I came to this work with little or no knowledge of the period in question except to say that, like `The Battle of Hastings' I had heard of the `Hundred Years War.' I say this because although established author Dr. Timothy Venning acknowledges a fascination for `what ifs' in history, his easy-to-read style of writing immediately created in me a desire to learn more about this period in my country's distant history.
The central plot of the Hundred Years War will be well known to some; between 1337 and 1453, Britain and France were at war - off and on, with both sides seeking the French throne. Allies loyal to both sides were also involved from time to time. It all started in 1337 when King Edward III of England refused to pay homage to the King Philip VI of France whereupon Philip confiscated Edward's estates in Aquitaine. Edward then declared that `he' - not Philip, was the lawful king of France having traced his ancestry back to a particular point in time - and so the conflicts commenced. What I found particularly interesting were the famous names which emerge from this period with such notables as Joan of Arc, the Black Prince and the Battle of Agincourt being just three.
Based on his undoubted extensive knowledge of the period, Dr. Venning explores the many alternative possibilities to what might have happened if... In so doing he provides several scenarios which follow their own individual path to conclusion as history is changed: What if the Black Prince had not died prematurely? What if 10-year-old Richard had not inherited the crown? What if Henry V had recovered from dysentery? What if Joan of Arc had not emerged as the leader she did? Each of these, and more, provide an incredible different view based on, and I repeat, `what if.'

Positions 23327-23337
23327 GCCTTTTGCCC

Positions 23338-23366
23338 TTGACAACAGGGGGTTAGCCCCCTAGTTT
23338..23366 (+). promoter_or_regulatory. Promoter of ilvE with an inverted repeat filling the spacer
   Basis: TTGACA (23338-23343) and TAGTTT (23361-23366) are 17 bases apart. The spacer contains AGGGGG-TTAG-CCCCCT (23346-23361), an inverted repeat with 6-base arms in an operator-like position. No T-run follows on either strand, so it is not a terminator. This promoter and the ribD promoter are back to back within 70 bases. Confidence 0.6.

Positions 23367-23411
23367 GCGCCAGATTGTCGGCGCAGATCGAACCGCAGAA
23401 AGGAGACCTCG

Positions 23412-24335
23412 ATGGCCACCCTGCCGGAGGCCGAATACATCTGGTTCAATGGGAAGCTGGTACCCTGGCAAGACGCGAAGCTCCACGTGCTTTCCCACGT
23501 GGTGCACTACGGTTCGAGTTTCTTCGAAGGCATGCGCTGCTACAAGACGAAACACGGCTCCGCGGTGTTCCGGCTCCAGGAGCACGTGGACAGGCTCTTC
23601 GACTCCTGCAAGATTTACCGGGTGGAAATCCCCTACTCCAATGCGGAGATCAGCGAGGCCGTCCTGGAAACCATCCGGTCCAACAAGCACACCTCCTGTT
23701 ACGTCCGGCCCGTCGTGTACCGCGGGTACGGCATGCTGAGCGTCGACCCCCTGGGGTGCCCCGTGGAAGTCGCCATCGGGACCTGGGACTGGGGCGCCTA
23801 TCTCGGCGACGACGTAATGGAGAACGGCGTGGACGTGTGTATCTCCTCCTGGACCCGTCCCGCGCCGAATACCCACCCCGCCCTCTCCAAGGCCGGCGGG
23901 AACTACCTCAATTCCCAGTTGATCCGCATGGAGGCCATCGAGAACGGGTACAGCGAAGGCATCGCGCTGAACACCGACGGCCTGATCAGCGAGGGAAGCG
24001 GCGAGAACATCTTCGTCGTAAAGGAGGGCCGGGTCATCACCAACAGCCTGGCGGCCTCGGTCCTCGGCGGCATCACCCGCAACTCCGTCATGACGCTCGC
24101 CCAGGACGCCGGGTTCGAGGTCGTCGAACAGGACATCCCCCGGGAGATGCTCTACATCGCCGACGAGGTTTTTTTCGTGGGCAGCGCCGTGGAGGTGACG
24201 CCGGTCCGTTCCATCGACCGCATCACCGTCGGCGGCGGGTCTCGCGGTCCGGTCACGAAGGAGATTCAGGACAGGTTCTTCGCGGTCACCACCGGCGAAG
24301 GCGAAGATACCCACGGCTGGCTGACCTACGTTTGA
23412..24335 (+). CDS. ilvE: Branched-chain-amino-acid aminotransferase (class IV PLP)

What makes the book so intriguing is that each alternative scenario is followed to its ultimate conclusion in a way that can only be achieved by someone who has studied and fully understands the history of the time.
Whereas the underlying premise works well - if only because of the depth of knowledge possessed by the author, I do have two reservations; Whereas, the work is fiction - because these alternative events never happened, it is, nevertheless written in such a knowledgeable way as to possibly become confused with actual historic events in years to come. Finally, although great fun, I can imagine it might upset purists who are seeking to add to their knowledge of history and not what might have happened and so forth.
Having said all that, it really is an absorbing read.